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How Are Flexible Magnets Made

HOW ARE FLEXIBLE MAGNETS MADE?

There are two different categories of flexible magnets; magnetic sheet and extruded magnetic profiles which are both made in different ways.

Extruded magnetic profiles and tapes

Flexible magnets can be extruded into profiles which can be coiled, typically in 10 or 30 metre rolls, and then used for applications such as shower door or refrigerator closures. The cross section of an extruded magnetic profile can have detailed protrusions that allow it to slide into a mating aluminium extrusion and remain captive with only the front magnetised edge showing.

During manufacturing, the flexible granular material is heated until it starts to melt and then forced under high pressure using a screw feed through a hardened die which has been electrical discharge machining (EDM) wire eroded to have the desired shape of the finished profile within it.

As material continually flows from the die, it cools and then passes over a magnetising fixture which magnetises the strip with either a two-pole or multi-pole magnetic configuration.

Most flexible magnets are magnetised with stripes of magnetic poles but on one face only, the other face is not magnetic. The extruded profile can be a rectangular section to produce a magnetic strip which is often referred to as magnetic tape and this can be laminated on the non-magnetised face with high-performance double-sided adhesive tape. Two identical strips can be magnetised with mating polarities so that when they attract each other they line up and meet exactly, one being NSNSN and the other SNSNS for example.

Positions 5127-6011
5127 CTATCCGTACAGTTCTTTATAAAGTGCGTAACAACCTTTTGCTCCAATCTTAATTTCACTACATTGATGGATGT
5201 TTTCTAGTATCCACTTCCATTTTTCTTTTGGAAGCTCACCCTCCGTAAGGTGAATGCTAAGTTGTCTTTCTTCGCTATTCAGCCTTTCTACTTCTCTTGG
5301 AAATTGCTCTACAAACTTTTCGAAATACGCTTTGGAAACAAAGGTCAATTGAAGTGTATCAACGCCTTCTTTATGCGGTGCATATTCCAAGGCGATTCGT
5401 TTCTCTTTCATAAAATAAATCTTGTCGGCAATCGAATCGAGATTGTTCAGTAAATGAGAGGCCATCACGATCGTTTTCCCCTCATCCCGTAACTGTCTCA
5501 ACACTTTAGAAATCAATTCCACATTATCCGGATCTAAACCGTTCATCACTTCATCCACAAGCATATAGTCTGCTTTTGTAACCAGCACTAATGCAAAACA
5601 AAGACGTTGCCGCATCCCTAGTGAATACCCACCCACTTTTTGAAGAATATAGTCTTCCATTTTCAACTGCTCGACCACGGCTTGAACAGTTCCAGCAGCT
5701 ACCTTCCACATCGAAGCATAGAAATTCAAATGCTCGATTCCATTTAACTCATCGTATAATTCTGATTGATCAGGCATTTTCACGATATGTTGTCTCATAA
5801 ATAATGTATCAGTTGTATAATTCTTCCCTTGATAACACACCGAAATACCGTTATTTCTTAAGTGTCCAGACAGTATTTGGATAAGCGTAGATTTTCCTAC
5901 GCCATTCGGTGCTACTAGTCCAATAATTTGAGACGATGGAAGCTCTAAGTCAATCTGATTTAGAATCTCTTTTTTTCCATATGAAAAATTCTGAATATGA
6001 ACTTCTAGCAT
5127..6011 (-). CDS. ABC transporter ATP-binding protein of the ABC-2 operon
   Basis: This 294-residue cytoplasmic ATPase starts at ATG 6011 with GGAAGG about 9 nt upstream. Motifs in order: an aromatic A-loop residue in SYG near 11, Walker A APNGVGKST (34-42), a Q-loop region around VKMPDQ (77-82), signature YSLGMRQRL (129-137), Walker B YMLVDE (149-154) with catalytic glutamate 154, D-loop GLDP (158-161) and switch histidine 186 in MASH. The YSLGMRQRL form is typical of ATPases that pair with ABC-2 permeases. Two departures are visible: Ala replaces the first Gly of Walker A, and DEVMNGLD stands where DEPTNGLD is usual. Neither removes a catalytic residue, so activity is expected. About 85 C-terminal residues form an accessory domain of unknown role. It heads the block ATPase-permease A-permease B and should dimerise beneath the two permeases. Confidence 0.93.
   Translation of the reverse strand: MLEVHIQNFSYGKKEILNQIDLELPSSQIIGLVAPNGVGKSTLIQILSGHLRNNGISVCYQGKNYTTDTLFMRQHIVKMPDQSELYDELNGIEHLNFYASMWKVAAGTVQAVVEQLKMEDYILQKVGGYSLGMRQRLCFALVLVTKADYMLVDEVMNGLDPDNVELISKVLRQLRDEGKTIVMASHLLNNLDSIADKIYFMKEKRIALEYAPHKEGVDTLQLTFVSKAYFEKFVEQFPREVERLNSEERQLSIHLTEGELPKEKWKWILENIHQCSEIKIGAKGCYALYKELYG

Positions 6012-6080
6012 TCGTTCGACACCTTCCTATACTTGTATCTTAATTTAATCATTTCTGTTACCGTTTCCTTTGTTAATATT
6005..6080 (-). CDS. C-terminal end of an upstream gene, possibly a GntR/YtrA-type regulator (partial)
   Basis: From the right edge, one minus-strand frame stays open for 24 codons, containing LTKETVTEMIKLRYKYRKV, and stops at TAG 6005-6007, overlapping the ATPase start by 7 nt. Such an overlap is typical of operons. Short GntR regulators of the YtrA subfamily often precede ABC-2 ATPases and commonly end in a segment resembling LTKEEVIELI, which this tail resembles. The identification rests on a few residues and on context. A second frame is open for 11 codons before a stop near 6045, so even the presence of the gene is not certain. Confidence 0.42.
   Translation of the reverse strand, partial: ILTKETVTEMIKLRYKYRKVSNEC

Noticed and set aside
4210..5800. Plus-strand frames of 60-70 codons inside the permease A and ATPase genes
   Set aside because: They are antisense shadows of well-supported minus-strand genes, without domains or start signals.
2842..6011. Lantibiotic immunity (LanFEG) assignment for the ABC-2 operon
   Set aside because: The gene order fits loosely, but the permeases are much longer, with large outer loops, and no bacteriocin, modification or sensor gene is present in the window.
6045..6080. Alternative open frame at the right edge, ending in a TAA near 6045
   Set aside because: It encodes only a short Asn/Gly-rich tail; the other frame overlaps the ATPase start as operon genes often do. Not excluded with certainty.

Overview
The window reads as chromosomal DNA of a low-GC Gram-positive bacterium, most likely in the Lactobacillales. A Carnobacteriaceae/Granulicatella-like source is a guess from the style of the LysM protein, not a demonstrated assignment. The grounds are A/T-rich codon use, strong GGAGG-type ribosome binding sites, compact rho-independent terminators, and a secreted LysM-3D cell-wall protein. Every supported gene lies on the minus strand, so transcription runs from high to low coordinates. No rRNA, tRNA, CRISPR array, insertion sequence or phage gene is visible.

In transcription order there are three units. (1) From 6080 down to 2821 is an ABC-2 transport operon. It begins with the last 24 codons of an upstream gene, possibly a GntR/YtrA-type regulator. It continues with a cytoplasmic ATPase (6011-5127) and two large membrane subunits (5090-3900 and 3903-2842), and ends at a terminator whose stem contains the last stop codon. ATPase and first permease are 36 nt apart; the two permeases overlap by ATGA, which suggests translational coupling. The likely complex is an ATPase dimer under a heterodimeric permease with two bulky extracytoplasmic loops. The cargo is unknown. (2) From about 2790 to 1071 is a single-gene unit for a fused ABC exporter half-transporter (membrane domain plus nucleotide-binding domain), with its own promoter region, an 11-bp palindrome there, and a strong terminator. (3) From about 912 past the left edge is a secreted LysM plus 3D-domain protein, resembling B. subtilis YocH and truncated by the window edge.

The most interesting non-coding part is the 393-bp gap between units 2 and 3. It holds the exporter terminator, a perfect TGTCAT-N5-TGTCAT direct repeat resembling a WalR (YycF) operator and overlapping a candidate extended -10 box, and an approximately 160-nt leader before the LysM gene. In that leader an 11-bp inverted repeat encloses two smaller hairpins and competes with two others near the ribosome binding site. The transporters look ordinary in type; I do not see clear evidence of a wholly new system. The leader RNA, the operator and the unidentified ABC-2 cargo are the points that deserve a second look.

Flexible magnetic Sheet

Magnetic sheets are produced using a calendaring process, and most of which tend to be 610mm wide and up to 30meters in length. They can be as thin as 0.5mm, but typically tend to be 0.76mm in thickness.

Flexible magnetic sheet is magnetised on one side only with very fine stripes of north-south-north-south polarity running down the length of the sheet. The non-magnetic side is often laminated with white or brightly coloured vinyl. The sheets are very flexible and can easily be cut with a trimming knife or scissors.

The sheets can be ‘die cut’ using a roller press and a series of sharp ‘knife type’ cutting blades which are set into a board and are arranged to form multiple sets of the desired shape. Using this technique, many identical simple shapes can be cut quickly with ease.

Magnetic sheets are naturally a brown colour and when laminated with vinyl, they can be printed upon using screen printing techniques.

Flexible sheets are often used for point of sale and advertising, particularly for cars. Taxis and driving school livery can be easily added and then removed when the car is used privately. The same is true for company cars showing company logos in the week, which are then removed at weekends. In these applications, meticulous cleaning and flat storage is essential to prevent attracted ferrous particles getting attracted to the magnetic surface of the sign and then becoming trapped in between the sign and the car. Good housekeeping will maintain the car’s paintwork.

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